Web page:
THE PEOPLE OF THE STATE OF NEW YORK, RESPONDENT, v. BURGESS MATTHEWS, JR., DEFENDANT–APPELLANT. (APPEAL NO. 1.)
MEMORANDUM AND ORDER
It is hereby ORDERED that said appeal from the judgment insofar as it imposed sentence on the conviction of course of sexual conduct against a child in the first degree is unanimously dismissed and the judgment is affirmed.
Memorandum: In appeal No. 1, defendant appeals from a judgment convicting him upon a jury verdict of course of sexual conduct against a child in the first degree (Penal Law § 130.75[a] ), endangering the welfare of a child (§ 260.10 ) and rape in the third degree
(§ 130.25 ). In appeal No. 2, defendant appeals from a resentence involving the conviction of course of sexual conduct against a child. We note at the outset that, inasmuch as the sentence on that conviction in appeal No. 1 was superseded by the resentence in appeal No. 2, the appeal from the judgment in appeal No. 1 insofar as it imposed sentence on that conviction must be dismissed (see People v. Weathington [appeal No. 2], 141 AD3d 1173, 1173). Defendant raises no contention with respect to the resentence in appeal No. 2, however, and we therefore dismiss the appeal therefrom (see People v. Drake, 138 AD3d 1396, 1396).
We reject defendant's contention that County Court erred in admitting in evidence photographs depicting the victim at ages 10, 13 and 15. The photographs were relevant to illustrate the victim's age at the time the crimes occurred (see People v. Khan, 88 AD3d 1014, 1015, lv denied 18 NY3d 884). In any event, inasmuch as there was overwhelming evidence of defendant's guilt and no significant probability that the jury would have otherwise acquitted him, we conclude that, “[e]ven if the court erred in admitting the photographs, the error [is] harmless” (People v. Murray, 140 A.D.2d 949, 950, lv denied 72 N.Y.2d 960; see People v. Marra, 96 AD3d 1623, 1626, affd 21 NY3d 979).
We reject defendant's contention that defense counsel should have been permitted to withdraw from representing defendant, inasmuch as defense counsel never sought permission to withdraw. There is no merit to defendant's further contention that the court erred in failing to inquire into his request for substitution of counsel. Defendant's nonspecific complaint that defense counsel had been dishonest with him did not constitute a request for substitution of counsel and thus “did not trigger the need for an inquiry into whether good cause existed for substitution” (People v. Mitchell, 129 AD3d 1319, 1321, lv denied 26 NY3d 1041).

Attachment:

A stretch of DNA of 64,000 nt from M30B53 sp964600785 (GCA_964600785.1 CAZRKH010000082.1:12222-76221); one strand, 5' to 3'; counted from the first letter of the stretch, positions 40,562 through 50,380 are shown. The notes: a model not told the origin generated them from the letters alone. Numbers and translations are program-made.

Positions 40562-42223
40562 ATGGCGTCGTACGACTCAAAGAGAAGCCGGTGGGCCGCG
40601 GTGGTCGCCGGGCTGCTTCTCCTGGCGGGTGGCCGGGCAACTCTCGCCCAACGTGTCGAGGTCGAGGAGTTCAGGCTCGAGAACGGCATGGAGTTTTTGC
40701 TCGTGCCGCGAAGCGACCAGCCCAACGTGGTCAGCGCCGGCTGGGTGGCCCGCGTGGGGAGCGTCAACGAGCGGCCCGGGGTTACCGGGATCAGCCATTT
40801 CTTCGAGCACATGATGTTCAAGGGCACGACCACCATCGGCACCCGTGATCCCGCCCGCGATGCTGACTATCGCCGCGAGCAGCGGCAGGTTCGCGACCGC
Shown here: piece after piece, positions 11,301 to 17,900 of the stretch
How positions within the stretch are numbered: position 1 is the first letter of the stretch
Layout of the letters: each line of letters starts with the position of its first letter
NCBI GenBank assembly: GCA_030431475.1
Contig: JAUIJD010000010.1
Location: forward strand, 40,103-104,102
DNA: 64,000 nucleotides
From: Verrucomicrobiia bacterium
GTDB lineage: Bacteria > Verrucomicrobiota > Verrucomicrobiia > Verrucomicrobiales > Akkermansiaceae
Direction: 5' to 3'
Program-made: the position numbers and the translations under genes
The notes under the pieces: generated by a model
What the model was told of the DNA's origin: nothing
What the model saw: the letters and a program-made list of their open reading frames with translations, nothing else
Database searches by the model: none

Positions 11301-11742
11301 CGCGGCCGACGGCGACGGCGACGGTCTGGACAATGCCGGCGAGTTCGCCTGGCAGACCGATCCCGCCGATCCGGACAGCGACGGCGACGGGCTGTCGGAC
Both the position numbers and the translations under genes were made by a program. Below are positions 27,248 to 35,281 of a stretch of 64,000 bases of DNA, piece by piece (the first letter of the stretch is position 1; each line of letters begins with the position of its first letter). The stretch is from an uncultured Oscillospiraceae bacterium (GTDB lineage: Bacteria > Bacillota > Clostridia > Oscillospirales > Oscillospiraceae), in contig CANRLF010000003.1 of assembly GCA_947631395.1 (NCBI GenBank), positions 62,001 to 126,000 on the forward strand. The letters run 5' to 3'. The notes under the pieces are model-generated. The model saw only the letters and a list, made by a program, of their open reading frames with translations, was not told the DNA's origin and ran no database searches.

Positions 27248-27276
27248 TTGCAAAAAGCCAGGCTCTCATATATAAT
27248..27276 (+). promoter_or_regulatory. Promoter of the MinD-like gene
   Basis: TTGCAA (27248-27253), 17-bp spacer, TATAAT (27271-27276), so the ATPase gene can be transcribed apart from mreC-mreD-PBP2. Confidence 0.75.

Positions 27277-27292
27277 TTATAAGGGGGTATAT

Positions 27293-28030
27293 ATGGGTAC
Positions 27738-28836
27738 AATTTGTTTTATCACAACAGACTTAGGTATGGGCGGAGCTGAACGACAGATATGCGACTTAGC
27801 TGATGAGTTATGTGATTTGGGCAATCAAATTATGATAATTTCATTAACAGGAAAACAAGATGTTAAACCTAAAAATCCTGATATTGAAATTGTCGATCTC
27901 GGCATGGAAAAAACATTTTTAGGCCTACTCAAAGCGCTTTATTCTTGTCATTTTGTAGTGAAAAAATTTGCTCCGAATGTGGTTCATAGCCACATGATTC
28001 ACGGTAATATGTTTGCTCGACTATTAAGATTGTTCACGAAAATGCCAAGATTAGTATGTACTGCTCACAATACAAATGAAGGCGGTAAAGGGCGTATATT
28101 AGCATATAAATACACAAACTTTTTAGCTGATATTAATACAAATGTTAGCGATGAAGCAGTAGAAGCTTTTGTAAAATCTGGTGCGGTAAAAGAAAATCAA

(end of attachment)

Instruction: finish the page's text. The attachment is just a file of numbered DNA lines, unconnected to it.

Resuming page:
The court properly exercised its discretion in granting the People's Molineux application, inasmuch as the evidence that the People proposed to introduce at trial had substantial probative value with respect to issues other than criminal propensity, and the probative value of the evidence outweighed the danger of undue prejudice to defendant (see People v. Cass, 18 NY3d 553, 560). The evidence of uncharged acts of physical and sexual abuse against the victim was relevant to complete the narrative and provide background information (see People v. Dorm, 12 NY3d 16, 19; People v. Washington, 122 AD3d 1406, 1408, lv denied 25 NY3d 1173). In addition, evidence concerning defendant's violent and threatening behavior was relevant to explain the victim's delay in disclosing the crimes charged, irrespective of whether the violence was directed against her (see People v. Justice, 99 AD3d 1213, 1215, lv denied 20 NY3d 1012; People v. Workman, 56 AD3d 1155, 1156–1157, lv denied 12 NY3d 789) or her siblings (see People v. Rivers, 82 AD3d 1623, 1623, lv denied 17 NY3d 904; People v. Bassett, 55 AD3d 1434, 1436, lv denied 11 NY3d 922). The court provided extensive and repeated limiting instructions with respect to the Molineux evidence that minimized the prejudice to defendant (see Washington, 122 AD3d at 1408; Rivers, 82 AD3d at 1623; cf. People v. Westerling, 48 AD3d 965, 968).
The court also properly exercised its discretion in admitting evidence concerning defendant's suicide attempt, including the suicide note, as relevant to his consciousness of guilt (see People v. Smith, 191 A.D.2d 284, 284–285, lv denied 81 N.Y.2d 1020). Defendant failed to preserve for our review his contention that the prosecutor engaged in misconduct on summation by vouching for the credibility of a prosecution witness (see People v. Mull, 89 AD3d 1445, 1446, lv denied 19 NY3d 965), and we decline to exercise our power to review that contention as a matter of discretion in the interest of justice (see CPL 470.15[a] ). Finally, even assuming, arguendo, that the prosecutor “improperly appealed to the sympathy of the jury” by displaying the victim's photographs during the graphic description of her victimization on summation (People v. Presha, 83 AD3d 1406, 1408), we conclude that the prosecutor's isolated conduct was not so egregious as to deprive defendant of a fair trial (see People v. Lyon, 77 AD3d 1338, 1339, lv denied 15 NY3d 954).
Frances E. Cafarell
Clerk of the Court